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Myths and Shibboleths in Nephrology

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ISBN-10: 1402006160

ISBN-13: 9781402006166

Edition: 2002

Authors: Eli A. Friedman, Iram Anees

List price: $59.99
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Increasingly, medicine in general and nephrology specifically is based on clinical trials and verifiable presumption. Still, however, much of everyday clinical practice is the consensus of pundits and experts unable to validate their suggestions beyond personal bias. In this unique volume, several core beliefs in renal medicine are examined and challenged. Starting as assignments for nephrology fellows, this book grew out of surprising `revelations' indicating that `the emperor has no clothes'. The book is suitable as a stimulus for provocative discussions for nephrologists, internists, house staff, and medical students.
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Book details

List price: $59.99
Copyright year: 2002
Publisher: Springer
Publication date: 6/30/2002
Binding: Paperback
Pages: 74
Size: 6.25" wide x 9.25" long x 0.25" tall
Weight: 0.396
Language: English

Urinary tract infection can lead to end stage renal disease (ESRD)
Kidney donation does not jeopardize function in the remaining kidney
Hypertension imposes a risk of chronic kidney failure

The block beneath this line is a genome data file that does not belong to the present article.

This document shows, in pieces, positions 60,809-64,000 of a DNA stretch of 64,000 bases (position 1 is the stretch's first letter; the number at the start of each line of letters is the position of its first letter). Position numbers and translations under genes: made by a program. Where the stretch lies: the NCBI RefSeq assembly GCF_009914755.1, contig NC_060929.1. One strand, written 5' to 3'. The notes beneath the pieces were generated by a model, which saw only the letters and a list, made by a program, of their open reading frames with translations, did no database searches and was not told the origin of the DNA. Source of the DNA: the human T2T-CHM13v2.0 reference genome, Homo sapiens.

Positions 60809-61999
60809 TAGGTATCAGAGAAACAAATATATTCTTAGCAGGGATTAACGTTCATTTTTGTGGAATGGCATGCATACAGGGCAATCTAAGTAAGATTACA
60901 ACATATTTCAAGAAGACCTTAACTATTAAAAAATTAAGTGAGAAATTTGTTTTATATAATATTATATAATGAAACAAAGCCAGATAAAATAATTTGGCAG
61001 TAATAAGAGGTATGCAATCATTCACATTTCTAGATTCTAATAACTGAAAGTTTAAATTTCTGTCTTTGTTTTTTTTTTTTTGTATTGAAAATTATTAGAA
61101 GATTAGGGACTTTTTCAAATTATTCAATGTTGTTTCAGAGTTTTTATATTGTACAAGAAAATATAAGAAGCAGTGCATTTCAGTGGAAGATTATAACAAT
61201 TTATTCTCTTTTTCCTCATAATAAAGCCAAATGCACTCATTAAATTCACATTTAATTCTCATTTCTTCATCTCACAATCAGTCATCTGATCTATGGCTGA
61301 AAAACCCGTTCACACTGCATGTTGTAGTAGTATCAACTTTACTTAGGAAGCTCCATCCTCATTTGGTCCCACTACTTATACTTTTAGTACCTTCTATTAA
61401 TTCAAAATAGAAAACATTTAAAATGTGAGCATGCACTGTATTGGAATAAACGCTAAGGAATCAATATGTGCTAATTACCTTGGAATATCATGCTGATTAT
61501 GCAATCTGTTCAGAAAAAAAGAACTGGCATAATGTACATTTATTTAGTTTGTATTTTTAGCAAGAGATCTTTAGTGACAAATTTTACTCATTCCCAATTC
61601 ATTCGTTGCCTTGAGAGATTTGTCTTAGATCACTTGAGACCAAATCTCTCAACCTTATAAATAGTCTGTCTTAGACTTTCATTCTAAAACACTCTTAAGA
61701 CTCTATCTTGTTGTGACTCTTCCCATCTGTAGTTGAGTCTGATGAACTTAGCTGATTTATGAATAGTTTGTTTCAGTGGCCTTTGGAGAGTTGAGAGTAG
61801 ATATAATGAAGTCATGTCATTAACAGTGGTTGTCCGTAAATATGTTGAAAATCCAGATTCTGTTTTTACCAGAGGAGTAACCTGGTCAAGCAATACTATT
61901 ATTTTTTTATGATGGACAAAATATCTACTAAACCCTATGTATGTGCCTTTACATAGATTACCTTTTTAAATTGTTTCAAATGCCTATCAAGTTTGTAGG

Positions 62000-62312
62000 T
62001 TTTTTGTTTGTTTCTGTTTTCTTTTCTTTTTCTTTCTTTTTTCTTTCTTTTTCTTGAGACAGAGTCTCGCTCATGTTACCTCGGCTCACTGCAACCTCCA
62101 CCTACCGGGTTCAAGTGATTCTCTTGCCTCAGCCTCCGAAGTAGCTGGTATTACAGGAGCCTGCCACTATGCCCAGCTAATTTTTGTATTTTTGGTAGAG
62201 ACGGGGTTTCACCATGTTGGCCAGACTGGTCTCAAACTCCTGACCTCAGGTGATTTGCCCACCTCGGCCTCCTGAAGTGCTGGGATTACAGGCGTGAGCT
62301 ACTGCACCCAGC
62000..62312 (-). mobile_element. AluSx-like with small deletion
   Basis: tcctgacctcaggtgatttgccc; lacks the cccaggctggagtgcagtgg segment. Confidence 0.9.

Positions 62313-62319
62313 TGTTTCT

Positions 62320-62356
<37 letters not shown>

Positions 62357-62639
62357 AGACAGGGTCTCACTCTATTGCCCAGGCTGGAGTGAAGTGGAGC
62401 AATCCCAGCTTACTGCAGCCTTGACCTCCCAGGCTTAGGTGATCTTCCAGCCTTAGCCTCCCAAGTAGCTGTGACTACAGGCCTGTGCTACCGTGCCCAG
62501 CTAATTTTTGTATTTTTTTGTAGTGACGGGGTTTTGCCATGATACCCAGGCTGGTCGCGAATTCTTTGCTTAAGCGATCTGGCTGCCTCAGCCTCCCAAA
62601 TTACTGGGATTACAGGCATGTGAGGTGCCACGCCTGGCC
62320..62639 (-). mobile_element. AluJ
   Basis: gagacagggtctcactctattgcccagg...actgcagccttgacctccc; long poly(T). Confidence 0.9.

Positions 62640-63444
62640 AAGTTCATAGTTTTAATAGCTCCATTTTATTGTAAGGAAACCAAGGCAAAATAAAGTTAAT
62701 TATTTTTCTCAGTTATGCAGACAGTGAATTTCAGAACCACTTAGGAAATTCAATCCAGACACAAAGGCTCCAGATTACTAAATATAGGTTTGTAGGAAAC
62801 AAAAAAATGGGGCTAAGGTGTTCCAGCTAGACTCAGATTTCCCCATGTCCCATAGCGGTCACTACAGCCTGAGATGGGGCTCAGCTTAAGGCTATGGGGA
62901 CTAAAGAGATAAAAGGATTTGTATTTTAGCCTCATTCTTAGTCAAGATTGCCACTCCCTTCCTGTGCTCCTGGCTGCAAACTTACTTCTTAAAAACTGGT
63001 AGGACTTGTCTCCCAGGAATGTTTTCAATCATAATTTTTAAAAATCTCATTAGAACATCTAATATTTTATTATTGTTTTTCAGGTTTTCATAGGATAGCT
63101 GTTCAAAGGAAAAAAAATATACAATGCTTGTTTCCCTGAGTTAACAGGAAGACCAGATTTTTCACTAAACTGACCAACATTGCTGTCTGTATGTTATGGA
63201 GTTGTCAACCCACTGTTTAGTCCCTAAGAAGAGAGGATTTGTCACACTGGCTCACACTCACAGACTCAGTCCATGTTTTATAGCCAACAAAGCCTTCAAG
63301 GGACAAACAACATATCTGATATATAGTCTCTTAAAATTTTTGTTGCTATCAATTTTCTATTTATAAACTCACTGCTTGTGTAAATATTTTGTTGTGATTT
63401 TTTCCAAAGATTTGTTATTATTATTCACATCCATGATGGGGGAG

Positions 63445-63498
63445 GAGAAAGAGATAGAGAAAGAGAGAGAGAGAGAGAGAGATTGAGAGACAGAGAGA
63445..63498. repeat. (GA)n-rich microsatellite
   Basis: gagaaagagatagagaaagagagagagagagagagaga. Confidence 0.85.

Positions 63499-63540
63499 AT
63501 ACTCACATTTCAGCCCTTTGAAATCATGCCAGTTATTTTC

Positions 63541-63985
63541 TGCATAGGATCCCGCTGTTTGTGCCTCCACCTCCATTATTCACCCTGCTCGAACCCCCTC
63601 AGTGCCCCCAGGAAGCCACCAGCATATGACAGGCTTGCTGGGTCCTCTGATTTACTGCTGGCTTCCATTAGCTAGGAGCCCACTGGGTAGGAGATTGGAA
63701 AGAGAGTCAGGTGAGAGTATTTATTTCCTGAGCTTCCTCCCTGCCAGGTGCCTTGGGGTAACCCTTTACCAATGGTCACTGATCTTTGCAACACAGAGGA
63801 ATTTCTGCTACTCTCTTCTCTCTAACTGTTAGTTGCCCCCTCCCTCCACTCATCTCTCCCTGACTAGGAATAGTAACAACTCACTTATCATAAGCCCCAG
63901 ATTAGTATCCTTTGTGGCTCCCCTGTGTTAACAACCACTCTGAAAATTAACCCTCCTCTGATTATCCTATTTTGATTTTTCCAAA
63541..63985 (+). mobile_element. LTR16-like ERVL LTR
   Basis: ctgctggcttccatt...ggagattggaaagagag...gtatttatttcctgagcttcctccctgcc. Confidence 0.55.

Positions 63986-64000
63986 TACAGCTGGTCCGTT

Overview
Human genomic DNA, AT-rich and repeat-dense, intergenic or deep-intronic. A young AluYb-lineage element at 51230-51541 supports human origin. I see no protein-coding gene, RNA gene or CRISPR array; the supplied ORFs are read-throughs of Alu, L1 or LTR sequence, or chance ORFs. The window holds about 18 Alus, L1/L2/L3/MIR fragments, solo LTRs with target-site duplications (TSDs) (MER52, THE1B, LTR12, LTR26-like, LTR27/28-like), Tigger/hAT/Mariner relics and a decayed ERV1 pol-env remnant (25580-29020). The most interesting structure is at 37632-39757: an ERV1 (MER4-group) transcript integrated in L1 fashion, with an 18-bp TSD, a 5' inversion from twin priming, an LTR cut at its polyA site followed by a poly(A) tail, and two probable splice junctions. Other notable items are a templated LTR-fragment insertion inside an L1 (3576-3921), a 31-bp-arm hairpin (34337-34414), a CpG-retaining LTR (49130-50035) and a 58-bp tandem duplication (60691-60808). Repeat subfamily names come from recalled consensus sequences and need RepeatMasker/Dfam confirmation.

Angiotensin converting enzyme inhibitors (ACEi) are superior to other antihypertensive drugs because of their renoprotective properties
Dietary protein restriction slows progression of renal insufficiency
Plasmapheresis is beneficial in some renal disorders
Urinary tract infection is more prevalent in diabetes
Type 1 diabetes is more likely than type 2 diabetes to lead to nephropathy and ESRD
Pharmacological strategies may prevent acute tubular necrosis (ATN)
Intravenous iron may be hazardous in infected hemodialysis patients
Peritoneal dialysis is equivalent to hemodialysis
Rationing of ESRD treatment is an unavoidable reality
Tacrolimus is superior to cyclosporine in renal transplantation
Dialyzer re-use is safe and cost effective
Living related pancreas after kidney transplantation is preferable to cadaveric simultaneous pancreas-kidney transplantation
Administration of active vitamin D metabolites is beneficial in patients with advanced chronic renal failure (pre end-stage renal disease)
Surgical intervention and prompt nephrectomy are preferred in emphysematous pyelonephritis
Mortality in chronic hemodialysis is greater in the U.S. than in Europe and Japan
A single hemodialysis treatment prevents uremic bleeding and restores platelet function
Kidney biopsy is indicated in every care of lupus nephritis
Indicators of glycemic control in diabetic ESRD patients should be equivalent to those utilized in earlier stages of diabetic nephropathy
Fish oil is effective therapy for IgA nephropathy
Physician assistants should replace nephrologists in dialysis units
Patients with severe cerebrovascular accidents (CVA) require long-term bladder catheters
Pre-transplant blood transfusions enhance renal allograft survival
Hemoperfusion is superior to hemodialysis in the treatment of certain poisonings and/or drug overdoses